In 1996, it went against the flow and invaded the drilling market, by being the first true Egyptian-Chinese joint venture in the drilling sector. Maintaining an outstanding record throughout the past eight years has placed the Egyptian Chinese Drilling Company (ECDC) as the second largest drilling company in Egypt. Ayman Abbas, Managing Director of ECDC shares this fascinating story of success with Egypt Oil and Gas Newspaper and expresses his vision concerning the development of Egypt’s rig market.
Where does ECDC’s investment in Egypt’s rig market currently stand?
ECDC was founded back in 1996; it is the “first real” Chinese joint venture in Egypt between China National Petroleum Cooperation represented by Great Wall Drilling Company (GWDC), China’s largest international trading contractor with more than 100 rigs worldwide, and two Egyptian partners including INTRO and UNIVEST.
The first Chinese rigs were received in 1998 and the company has formally started functioning since then. Throughout the past eight years, we achieved an outstanding track record; we have drilled more or less for everyone in the market.
Does ECDC have any expansion plans in 2007?
We are planning to increase our rig capacity to reach 10-11 rigs in 2007.
Where does ECDC stand amongst its competitors in the market?
We are the second largest drilling company after Egyptian Drilling Company (EDC) in the Egyptian market. Thanks to the minister’s policies, we now have an open market where competition, in my opinion, has become a very healthy phenomenon, yet it needs regulations.
What were some of the complications that you faced in creating a joint venture in Egypt?
It was very hard at the beginning; everyone was against Chinese equipment, as the oil market here is very traditional. Most of the people believe that it is much safer to use what they know and are not open to try new ideas.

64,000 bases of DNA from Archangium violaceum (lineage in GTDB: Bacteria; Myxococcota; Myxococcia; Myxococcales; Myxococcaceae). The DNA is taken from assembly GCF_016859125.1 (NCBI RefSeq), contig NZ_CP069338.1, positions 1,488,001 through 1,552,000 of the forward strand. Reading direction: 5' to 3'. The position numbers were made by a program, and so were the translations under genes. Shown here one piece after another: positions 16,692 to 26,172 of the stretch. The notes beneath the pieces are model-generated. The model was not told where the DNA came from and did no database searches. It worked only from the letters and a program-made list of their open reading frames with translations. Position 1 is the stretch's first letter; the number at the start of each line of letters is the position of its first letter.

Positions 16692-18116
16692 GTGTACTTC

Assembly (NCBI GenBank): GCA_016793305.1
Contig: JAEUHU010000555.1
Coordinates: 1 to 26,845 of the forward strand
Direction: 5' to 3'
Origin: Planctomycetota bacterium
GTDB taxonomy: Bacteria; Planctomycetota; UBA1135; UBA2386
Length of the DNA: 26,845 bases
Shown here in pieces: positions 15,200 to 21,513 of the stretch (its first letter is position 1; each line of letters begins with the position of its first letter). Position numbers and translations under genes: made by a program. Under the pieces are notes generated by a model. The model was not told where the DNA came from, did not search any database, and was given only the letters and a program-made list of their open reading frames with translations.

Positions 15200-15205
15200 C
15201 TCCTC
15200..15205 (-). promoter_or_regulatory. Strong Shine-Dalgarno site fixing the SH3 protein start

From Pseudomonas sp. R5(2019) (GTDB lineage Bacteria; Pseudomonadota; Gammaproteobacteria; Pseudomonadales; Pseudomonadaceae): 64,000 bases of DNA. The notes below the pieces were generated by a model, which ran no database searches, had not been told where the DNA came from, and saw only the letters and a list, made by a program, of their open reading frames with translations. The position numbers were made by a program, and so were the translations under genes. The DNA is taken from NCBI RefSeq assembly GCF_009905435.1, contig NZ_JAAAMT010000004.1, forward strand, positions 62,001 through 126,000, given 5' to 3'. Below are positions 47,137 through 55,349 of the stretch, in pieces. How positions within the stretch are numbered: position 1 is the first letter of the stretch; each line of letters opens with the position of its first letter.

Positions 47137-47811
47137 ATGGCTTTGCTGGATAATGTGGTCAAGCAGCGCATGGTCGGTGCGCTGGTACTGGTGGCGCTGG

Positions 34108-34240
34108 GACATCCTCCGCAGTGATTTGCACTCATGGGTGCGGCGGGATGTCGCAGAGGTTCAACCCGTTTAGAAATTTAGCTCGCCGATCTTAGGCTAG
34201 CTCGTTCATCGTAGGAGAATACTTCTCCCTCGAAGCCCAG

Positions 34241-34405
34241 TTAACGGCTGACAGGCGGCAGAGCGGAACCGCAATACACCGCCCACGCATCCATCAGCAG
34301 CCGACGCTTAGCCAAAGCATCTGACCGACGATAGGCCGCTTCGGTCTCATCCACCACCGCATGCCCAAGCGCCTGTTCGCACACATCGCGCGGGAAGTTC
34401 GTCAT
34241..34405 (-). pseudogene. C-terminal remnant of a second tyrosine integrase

Due to this mentality and an unstable market at that time, it was difficult to convince people with our services and that there is a new drilling contractor ready to operate.
One of the other major problems we faced was the Chinese government’s strategy. Chinese contractors had always been drilling for the government; they did not know the sophisticated drilling requirements to serve a client. We wanted to get the best out of China leaving their government complexities aside. We did overcome this obstacle by appointing the most experienced drilling contractors in the market and creating our own operational manual, managerial system and marketing material.
Also, we had a communication problem between the Chinese and Egyptian employees working on the rig. In order to avoid this miscommunication, we appointed Egyptian officers for the positions that are directly dealing with clients. Also, rig specifications were subject to changes; we had to make some modifications in order to meet the needs and requirements of the Egyptian market.
Selling points were another difficulty; there is a common belief that Chinese products mean cheaper prices, but this was not true as we were seeking high quality equipment. Many other competitors bought Chinese rigs at very cheap prices, but sadly, many accidents led to the death of several workers as they lack safety factors. We were very careful in our rig selection as we aimed at filling the gap in Egypt’s rig market during that time and found our selling points through the initiation of close bonds with clients.